Ahab is a curious figure. While he has a reputation as a dangerous, evil king, he was actually quite passive. He went along with his wife’s rampage against the prophets of his fathers’ god, but did little of his own. He also seemed to be in close communication with Jezebel’s nemesis, Elijah.
It seems that Ahab would do anything for Jezebel. He went along with her orders, though he repented at least once for the things that he had done for her.
Jezebel is portrayed as purely evil in the Biblical text. As the saying goes, history is written by the winners, and the writers of the Bible had good reason to show nothing good of her at all.
But one of my hunches in writing The Book of Voices is that no one really views himself or herself as evil. I wondered if Jezebel had a justification, at least in her own mind, for what she did. I remembered Harlan Ellison’s idea, as shown in his magnificent collection Deathbird Stories. that gods die when no one believes in them, and that suggested an emotional basis for what Jezebel did.
I ended the run of chance-determined stories within the book when the random numbers suggested that I write about Jezebel herself. I had already written this story, which is as much or more about her than about Ahab, and she had appeared again in the story of Jehu, so I thought that I had run out of things to write about her. But I suspect now that there is more that could be told.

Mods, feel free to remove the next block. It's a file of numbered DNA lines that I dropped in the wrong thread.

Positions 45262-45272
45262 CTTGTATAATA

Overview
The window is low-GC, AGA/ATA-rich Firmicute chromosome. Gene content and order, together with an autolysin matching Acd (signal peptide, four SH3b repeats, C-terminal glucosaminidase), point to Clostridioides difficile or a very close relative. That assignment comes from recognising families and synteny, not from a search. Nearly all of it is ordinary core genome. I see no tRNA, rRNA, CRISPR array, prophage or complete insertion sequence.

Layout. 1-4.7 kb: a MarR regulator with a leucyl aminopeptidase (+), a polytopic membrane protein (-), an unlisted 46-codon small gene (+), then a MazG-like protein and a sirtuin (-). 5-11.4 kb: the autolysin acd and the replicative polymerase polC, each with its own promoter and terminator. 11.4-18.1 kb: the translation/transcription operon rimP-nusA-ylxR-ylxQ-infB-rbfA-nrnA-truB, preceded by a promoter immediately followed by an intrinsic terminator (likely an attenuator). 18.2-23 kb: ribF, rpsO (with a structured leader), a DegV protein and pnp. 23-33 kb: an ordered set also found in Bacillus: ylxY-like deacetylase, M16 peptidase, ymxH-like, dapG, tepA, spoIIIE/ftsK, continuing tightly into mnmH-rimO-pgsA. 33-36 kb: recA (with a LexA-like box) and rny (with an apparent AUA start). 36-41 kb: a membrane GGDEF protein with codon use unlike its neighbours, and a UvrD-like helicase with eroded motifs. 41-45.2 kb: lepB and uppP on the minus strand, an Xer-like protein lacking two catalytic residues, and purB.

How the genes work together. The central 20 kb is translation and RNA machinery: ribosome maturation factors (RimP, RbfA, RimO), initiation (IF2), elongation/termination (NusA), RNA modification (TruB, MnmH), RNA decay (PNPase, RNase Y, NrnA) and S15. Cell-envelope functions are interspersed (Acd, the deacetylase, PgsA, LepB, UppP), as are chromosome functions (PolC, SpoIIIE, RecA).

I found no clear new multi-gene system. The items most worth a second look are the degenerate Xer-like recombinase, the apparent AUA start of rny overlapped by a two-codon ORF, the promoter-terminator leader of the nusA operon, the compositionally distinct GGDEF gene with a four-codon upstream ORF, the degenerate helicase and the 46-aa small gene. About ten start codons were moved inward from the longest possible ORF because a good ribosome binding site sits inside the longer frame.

Have you ever loved someone so much that you would defend what they did even when you knew that it was wrong? How did you get to that point?
What did you come to believe was an acceptable level of going along with their behavior?
Did the relationship continue? If you found that you could no longer support this person’s actions, what was the breaking point?
Would you have believed beforehand that this could happen? How might you keep it from happening in the future?